Bloodborne Pathogen Exposure Policy
Purpose and Application
This policy is written to minimize all exposures to blood and other potentially infectious material.
This policy applies to employees who may reasonably anticipate occupational exposure to bloodborne pathogens.
This policy ensures that training and the hepatitis B vaccination series are made available to those individuals who are exposed to bloodborne pathogens (BBP) in the course of their duties.
Definition and Scope
“Blood” means human blood, human blood components, and products made from human blood.
“Bloodborne pathogens” means pathogenic microorganisms that are present in human blood and can cause disease in humans including hepatitis B virus (HBV) hepatitis C virus (HCV) and human immunodeficiency virus (HIV).
“Occupational exposure” means reasonably anticipated skin, eye, mucous membrane, or potential contact with blood or other potentially infectious materials that may result from the performance of an employee’s duties.
“Other potentially infectious materials” (OPIM) includes, but is not limited to, the following: human bodily fluids, semen, vaginal secretions, cerebrospinal fluid, synovial fluid, pleural fluid, amniotic fluid, saliva in dental procedures; any mix of body fluids where it is impossible to differentiate between fluids; any unfixed human tissue or organ.
Roles and Responsibilities
The Environmental Health and Safety (EHS) department assists in providing information and training on safe work practices, conducts routine inspections of work areas, investigates accidents, and recommends preventive/corrective actions. EHS monitors the college/university compliance with the OSHA Bloodborne Pathogen Standard.
Supervisors are responsible for ensuring annual training for any of their staff that may reasonably anticipate exposure to bloodborne pathogens in the course of performing their duties.
The custodial services, assisted by security/life safety, ensure that routine blood or OPIM spills are properly cleaned up and the area sanitized.
Both campuses have written Exposure Control Plans, which describe the programs in detail. These plans are updated by EHS in cooperation with other departments and safety committees.
A variety of controls are in place to effectively eliminate or minimize the risks of infection, including universal precautions, engineering controls and work practices, personal protective equipment, sanitary conditions, waste regulation, laundry procedures, and labels and signs. These controls are detailed in the written plans and summarized in employee training.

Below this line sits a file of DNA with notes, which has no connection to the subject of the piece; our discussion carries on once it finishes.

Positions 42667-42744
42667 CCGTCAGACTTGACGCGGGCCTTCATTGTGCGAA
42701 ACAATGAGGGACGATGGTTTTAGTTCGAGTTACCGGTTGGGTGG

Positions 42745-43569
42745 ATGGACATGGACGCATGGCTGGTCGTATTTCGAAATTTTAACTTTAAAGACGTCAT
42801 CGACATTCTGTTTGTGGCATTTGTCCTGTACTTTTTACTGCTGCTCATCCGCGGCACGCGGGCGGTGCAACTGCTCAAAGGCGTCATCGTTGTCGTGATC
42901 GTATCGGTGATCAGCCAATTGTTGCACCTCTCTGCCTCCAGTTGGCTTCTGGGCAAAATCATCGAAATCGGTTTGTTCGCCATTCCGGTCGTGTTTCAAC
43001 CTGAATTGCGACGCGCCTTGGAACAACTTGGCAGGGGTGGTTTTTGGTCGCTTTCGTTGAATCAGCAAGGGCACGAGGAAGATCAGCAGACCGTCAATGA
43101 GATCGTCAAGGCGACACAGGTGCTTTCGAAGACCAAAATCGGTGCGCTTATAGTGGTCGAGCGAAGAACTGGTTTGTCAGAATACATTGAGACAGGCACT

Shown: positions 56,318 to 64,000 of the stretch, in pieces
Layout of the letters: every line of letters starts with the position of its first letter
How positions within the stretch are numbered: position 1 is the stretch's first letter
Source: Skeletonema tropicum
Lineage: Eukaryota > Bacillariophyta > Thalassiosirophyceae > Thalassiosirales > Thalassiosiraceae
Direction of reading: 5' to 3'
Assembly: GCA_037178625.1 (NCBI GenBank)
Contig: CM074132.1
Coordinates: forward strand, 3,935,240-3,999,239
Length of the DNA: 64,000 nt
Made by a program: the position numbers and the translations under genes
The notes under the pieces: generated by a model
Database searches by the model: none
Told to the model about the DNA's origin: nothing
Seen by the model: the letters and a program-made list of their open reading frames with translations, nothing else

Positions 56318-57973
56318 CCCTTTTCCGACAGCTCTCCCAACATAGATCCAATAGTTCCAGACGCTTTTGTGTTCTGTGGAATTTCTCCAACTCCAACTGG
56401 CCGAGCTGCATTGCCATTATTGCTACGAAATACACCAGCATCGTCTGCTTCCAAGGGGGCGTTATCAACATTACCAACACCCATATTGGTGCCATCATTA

Training is provided for personnel that are affected by the BBP standard. EHS provides guidance and assists with arrangements for general annual refresher. Affected departments are responsible for the site-specific training and up to date employee records.
Hepatitis B Vaccination
The hepatitis B vaccination series is available to all employees identified in the exposure control plan to have occupational exposure to bloodborne pathogen. Vaccination procedures must be coordinated through either EHS or Health Center. Any employee who declines the vaccination must sign a declination statement that will be maintained in personnel medical file.
Bloodborne Pathogen Incidents
Minor accidents, or incidents involving release of blood or other potentially infectious materials are often cleaned up voluntarily by the source of release using supplied pathogen kits. For significant releases or if the source is unidentified, trained custodial staff will respond with back up assistance from security/life safety. Any exposure to employees or students must immediately be reported by completing the appropriate bloodborne pathogen incident report form. A copy of the form must be submitted to EHS for incident analysis. This will initiate the appropriate medical evaluation. The exposed employee will seek medical evaluation from Occupational Health Clinic of her or his choice.
EHS maintains training records for three years from the date of the training. Departments may maintain site-specific training records. The training records will include the dates and contents of the training sessions. The human resources maintain medical records on employees with occupational exposure to blood or other potentially infectious material.
Key References and Resources
The following references and resources may be obtained from EHS and in some cases are available on the EHS home page.